Anyone Order Latency? Mediaset Falls at the First Hurdle
Mediaset’s newly launched Spanish subscription video on demand (SVOD) service, MiTele Plus, has suffered a succession of technical issues during the debut stream of its domestic La Liga coverage.
Latency issues and Smart TV distribution plagued the streaming services broadcast, with complaints galore of transmission issues and reported delays of up to five minutes from disgruntled subscribers.
This incident not only leaves Mediaset’s new SVOD in need of brand image repairs, but is detrimental to any potential bid to rights holder La Liga when the next round of rights come up for renewal in 2022.
This brings to mind an uncannily similar episode involving Australian telco Optus, famously acquiring the Australian domestic 2018 FIFA World Cup rights away from broadcaster SBS for AUS $8 million ($6.2 million). The contract entitled Optus to show all 64 matches on its Optus Sport SVOD service at the compelling low price of AUS $15 ($11.4) per month. Due to unforeseen technical issues, the malfunctioning service suffered repeated disruptions and humiliatingly Optus had to refund all of its customers. Optus was forced to sub-license the group stages back to free-to-air broadcaster SBS. Optus also announced free subscriptions running until August 31st, effectively giving up three months of peak subscription revenue, alongside the $6.2 million outlay for acquiring the rights.
Will latency be the undoing of sport-centric streaming services?
Last September, insurgent streaming services got the recognition they had hoped for when the NFL stated that its model had flipped to reach over revenue, acknowledging that traditional consumption habits have changed. With the demographic cliff facing cable/ pay-TV operators, rights holders are beginning to appreciate the need for reaching younger consumers in order to future-proof their fanbases. The NFL and other rights holders have warned the insurgent streaming services and tech majors that without addressing the issues of delivering a seamless live concurrent streaming experience, they will not be considered when future rights cycles are decided.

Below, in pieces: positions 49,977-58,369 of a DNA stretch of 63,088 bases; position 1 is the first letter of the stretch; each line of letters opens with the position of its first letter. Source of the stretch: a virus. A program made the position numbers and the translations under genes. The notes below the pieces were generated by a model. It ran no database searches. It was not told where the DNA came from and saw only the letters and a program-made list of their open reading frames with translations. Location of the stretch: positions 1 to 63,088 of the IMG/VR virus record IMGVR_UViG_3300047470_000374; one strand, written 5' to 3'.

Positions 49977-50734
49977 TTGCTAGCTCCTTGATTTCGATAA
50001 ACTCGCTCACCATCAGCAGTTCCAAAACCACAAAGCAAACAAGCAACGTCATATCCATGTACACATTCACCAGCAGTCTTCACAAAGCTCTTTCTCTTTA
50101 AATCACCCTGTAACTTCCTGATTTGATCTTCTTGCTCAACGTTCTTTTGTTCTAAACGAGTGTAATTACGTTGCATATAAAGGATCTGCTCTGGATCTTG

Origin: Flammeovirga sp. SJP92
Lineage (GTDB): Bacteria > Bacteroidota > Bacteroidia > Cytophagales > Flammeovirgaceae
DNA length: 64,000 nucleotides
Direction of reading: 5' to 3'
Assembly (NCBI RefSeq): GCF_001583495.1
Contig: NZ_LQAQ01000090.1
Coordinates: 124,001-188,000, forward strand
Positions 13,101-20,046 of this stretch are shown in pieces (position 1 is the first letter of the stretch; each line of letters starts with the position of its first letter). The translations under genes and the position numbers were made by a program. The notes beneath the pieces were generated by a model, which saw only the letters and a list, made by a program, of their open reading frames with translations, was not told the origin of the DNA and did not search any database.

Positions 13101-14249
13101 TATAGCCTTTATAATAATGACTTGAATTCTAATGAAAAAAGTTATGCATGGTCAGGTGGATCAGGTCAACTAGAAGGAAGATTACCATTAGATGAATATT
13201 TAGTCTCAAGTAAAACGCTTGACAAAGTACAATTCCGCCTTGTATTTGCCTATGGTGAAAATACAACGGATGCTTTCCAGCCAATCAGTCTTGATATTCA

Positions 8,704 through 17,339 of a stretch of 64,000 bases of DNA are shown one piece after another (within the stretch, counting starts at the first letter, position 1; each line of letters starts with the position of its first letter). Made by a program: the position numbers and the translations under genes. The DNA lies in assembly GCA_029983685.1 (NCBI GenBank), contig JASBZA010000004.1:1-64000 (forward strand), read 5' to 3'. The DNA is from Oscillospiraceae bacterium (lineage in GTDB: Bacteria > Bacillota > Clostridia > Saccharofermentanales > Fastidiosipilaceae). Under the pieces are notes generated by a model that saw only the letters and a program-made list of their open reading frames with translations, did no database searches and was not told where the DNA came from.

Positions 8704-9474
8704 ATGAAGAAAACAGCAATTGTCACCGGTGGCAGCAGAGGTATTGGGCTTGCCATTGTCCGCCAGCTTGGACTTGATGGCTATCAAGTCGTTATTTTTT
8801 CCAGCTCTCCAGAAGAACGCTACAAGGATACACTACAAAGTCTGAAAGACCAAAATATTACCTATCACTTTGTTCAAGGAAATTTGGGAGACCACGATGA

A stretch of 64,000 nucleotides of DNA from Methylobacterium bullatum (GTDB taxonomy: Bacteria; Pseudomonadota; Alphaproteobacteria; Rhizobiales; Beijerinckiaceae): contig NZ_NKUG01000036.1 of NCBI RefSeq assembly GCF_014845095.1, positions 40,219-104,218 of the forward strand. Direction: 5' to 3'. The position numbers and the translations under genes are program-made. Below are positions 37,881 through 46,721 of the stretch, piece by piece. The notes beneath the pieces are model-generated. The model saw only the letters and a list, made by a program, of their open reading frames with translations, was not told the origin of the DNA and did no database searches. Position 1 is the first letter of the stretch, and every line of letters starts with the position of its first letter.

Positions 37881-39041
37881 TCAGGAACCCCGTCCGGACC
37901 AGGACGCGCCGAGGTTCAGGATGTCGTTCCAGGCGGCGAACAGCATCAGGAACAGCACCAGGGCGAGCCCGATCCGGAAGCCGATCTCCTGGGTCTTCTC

This highlights the three core principles services (MiTele in particular) need to adhere to in order to win future rights deals:
The changing context of consumption Emerging consumer trends in a re-saturated attention economy
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- Optimal capital available to finance rights investment
- A flexible and proven tech stack to show games to mainstream audiences
- An enhanced social capability to enable the leagues to diversify their revenues and build relationships with post-linear audiences.
If MiTele and other competing services cannot address latency concerns, display a large enough addressable audience or prevent overextension from investing in rights beyond their means, they will not be able to entice rights holders to partner with them.
‘Too many chefs spoil the broth’
Mediaset Spain unveiled earlier this month the three soccer packages for its MiTele Plus streaming service, with MiTele Plus La Liga costing €19.99 for coverage of all matches from La Liga and the first, second and third domestic soccer division. MiTele Plus Liga de Campeones, which includes all matches from the UEFA Champions League and UEFA Europa League, is priced €16.99 ($19). For the all-you-can-eat soccer experience of MiTele Plus’ available soccer rights, subscribing to MiTele Plus Total will cost €35 ($39) per month (or €30 ($33) per month if you subscribe before 30th September). All these packages include the basic MiTele Plus package of €2.50 ($3), providing access to all live and on-demand Mediaset content.